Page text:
New fake recruiter scam emerges thanks to downturn, says Client Server – here’s how not to get duped
Your phone rings with that annoying unknown caller ID on the other end. Do you take the call? It could be an important lead for a new job, so you think what’s the harm? Taking the call may not be the biggest danger, but what you tell the person on the end, could be, according to Client Server Tech Recruitment.
The IT recuitment firm is warning jobseekers to be wary of a scam where individuals are contacting candidates pretending to work for different recruitment companies just so they can find out which companies are hiring, for which jobs and who they have sent their CVs to.
A number of candidates have been contacted in the last month by people lying about working for Client Server. They immediately ask candidates for the names of companies they are interviewing at or have had their CVs sent to. While you hear the questions, you may think, it may be a bit odd that a recruitment agency is asking me which companies I am applying to, but then you think, perhaps this is just all part of updating their records or scheduling.
Client Server Director Nick Boulton says the recent downturn has seen an unfortunate spike in the number of individuals lying about their place of work to glean information from jobseekers.
“Quite simply, this is a scam by desperate consultants and agencies,” Nick Boulton says.
“No legitimate recruitment consultant or consultancy will begin a conversation with a candidate by asking for the names of companies they are interviewing at. Consultants from the same company will never contact you to ask where you have been sent. That information is always available on the company’s CRM,” he says.
“Desperate times call for desperate measures when a downturn strikes,” Michael Oliver, Client Server Marketing Manager, tells The Freelance Informer.
Oliver says the exact source of the scam is still unknown, with deliberations leaning towards unscrupulous recruitment agencies or recruitment consultants. According to the marketing manager, the scammers are being especially crafty by not only using the Client Server brand, which accounts for the top 10% of the high-level CTO and senior level engineers, but also name dropping the actual names of Client Server staff members. That is what has caught people out and led to candidates divulging personal information about themselves.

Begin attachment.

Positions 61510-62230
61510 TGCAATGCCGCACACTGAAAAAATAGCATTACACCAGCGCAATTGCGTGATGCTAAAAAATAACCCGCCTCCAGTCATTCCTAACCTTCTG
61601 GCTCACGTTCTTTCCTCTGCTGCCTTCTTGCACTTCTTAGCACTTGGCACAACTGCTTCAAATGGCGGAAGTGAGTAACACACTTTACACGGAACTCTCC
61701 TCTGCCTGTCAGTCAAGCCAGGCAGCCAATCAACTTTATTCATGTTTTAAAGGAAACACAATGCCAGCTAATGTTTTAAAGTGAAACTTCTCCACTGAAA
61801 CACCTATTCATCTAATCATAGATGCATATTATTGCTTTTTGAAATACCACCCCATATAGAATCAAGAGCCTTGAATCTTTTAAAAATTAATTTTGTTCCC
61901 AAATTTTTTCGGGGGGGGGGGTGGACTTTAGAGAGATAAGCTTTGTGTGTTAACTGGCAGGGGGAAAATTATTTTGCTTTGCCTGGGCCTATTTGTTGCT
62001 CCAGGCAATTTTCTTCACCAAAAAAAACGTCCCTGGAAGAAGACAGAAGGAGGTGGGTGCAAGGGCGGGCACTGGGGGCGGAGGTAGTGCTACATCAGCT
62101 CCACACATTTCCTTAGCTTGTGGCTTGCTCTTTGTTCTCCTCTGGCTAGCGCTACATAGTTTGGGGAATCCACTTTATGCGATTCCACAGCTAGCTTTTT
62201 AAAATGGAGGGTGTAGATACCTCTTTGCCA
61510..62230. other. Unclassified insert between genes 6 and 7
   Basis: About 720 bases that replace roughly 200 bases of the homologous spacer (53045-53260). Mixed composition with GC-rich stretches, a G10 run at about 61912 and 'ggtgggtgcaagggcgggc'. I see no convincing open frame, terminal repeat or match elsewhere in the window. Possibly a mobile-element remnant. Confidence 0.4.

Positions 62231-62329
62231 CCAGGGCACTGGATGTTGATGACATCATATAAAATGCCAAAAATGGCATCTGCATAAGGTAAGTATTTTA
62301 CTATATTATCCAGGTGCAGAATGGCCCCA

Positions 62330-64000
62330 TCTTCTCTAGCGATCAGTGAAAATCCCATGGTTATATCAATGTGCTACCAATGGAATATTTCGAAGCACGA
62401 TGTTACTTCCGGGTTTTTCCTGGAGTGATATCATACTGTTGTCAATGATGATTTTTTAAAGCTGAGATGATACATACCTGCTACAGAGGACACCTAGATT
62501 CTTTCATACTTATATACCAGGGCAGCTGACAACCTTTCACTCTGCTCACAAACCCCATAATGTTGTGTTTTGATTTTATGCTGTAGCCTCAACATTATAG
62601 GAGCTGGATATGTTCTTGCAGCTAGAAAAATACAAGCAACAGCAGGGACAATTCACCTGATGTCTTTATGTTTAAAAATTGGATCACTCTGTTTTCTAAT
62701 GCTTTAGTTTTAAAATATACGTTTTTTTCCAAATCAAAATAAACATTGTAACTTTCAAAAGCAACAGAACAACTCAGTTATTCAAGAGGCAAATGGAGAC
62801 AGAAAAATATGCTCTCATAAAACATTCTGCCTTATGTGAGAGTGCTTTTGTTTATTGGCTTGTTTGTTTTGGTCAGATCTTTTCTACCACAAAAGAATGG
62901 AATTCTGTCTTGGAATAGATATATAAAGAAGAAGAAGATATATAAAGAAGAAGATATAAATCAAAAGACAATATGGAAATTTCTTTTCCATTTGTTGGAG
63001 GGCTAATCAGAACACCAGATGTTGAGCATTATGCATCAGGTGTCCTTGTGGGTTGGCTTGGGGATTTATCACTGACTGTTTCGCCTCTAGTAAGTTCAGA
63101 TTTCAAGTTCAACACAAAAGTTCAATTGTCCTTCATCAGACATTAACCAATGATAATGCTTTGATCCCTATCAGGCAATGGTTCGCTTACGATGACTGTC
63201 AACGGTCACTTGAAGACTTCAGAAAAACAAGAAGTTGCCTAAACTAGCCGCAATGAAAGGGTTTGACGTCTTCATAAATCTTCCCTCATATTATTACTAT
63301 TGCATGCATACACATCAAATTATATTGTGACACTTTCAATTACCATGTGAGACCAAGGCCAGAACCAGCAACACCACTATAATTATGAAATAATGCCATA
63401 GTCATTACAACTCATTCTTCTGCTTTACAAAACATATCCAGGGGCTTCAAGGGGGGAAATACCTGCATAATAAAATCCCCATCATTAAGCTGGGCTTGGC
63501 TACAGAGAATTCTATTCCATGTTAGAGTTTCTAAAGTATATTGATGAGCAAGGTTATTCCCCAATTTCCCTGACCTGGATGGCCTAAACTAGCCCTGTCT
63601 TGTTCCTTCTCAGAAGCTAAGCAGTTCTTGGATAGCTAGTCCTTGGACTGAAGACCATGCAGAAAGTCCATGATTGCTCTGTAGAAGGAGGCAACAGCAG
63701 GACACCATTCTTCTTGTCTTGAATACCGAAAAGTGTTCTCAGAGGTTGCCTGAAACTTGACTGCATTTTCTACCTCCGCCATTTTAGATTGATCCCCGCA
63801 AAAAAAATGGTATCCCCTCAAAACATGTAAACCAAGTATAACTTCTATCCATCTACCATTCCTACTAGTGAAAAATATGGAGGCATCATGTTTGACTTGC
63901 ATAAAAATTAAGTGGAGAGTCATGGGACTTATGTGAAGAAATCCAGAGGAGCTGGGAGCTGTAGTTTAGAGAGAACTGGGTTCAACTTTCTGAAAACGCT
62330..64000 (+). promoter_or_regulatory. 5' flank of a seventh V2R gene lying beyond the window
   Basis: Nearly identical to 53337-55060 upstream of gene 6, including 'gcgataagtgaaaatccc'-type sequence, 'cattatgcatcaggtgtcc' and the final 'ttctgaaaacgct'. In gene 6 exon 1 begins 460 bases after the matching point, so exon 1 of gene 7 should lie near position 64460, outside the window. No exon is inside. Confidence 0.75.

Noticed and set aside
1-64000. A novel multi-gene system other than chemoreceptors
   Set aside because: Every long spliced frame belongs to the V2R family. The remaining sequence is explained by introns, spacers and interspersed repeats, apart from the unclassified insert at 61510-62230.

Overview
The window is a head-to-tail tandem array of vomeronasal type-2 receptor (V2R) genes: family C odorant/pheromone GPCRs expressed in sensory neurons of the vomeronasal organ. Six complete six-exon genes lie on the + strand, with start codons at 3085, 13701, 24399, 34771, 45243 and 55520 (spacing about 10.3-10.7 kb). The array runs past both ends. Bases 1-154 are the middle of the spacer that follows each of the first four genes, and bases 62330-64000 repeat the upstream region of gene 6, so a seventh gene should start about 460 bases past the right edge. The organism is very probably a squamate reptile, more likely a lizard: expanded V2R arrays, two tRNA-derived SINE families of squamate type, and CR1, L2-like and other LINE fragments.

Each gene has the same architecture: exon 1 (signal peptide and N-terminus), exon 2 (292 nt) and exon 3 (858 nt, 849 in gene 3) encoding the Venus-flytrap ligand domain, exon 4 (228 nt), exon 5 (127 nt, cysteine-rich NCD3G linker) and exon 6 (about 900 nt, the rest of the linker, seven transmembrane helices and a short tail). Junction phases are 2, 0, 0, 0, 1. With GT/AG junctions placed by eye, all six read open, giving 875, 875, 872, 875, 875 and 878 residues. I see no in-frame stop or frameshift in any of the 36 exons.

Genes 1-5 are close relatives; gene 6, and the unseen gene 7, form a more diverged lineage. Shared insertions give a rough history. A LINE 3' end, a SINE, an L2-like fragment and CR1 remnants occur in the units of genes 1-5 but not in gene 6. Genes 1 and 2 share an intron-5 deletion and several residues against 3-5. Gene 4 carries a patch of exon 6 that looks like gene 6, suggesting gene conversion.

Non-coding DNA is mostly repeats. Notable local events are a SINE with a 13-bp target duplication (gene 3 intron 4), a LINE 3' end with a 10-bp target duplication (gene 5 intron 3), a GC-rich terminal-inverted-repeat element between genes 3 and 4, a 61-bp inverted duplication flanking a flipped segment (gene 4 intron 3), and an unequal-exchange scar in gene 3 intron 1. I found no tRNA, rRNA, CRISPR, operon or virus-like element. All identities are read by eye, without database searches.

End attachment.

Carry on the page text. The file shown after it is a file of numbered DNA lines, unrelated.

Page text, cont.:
Oliver says one way they have enabled candidates and clients to know that they are actually speaking with a Client Server member of staff is through the Client Server caller ID and office telephone number, which will show up on all calls and can be verified through a Google search of the office number.
According to Boulton, the fraudsters are taking advantage of Client Server’s strong reputation in the market to hoodwink people into sharing information about companies who are hiring.
“It’s an unfortunate fact that these incidents happen more during downturns but we find this behaviour abhorrent,” says Boulton.
How to avoid becoming a fake recruiter victim:
Jobseekers should not share information about their job search with a recruitment consultant without the consultant:
- Giving their full name, phone number, email address, company they work for, primary office location, and team they work for.
- Conducting a full interview
- Discussing the roles you are looking for and the salary levels that are appropriate
- Presenting you jobs that are relevant to your skills and requirements
Boulton encourages any jobseeker who is contacted by anyone claiming to work for Client Server who does not follow this process to contact Client Server immediately.
Have you had a similar fake recruiter call? Contact the editorial team to share your story.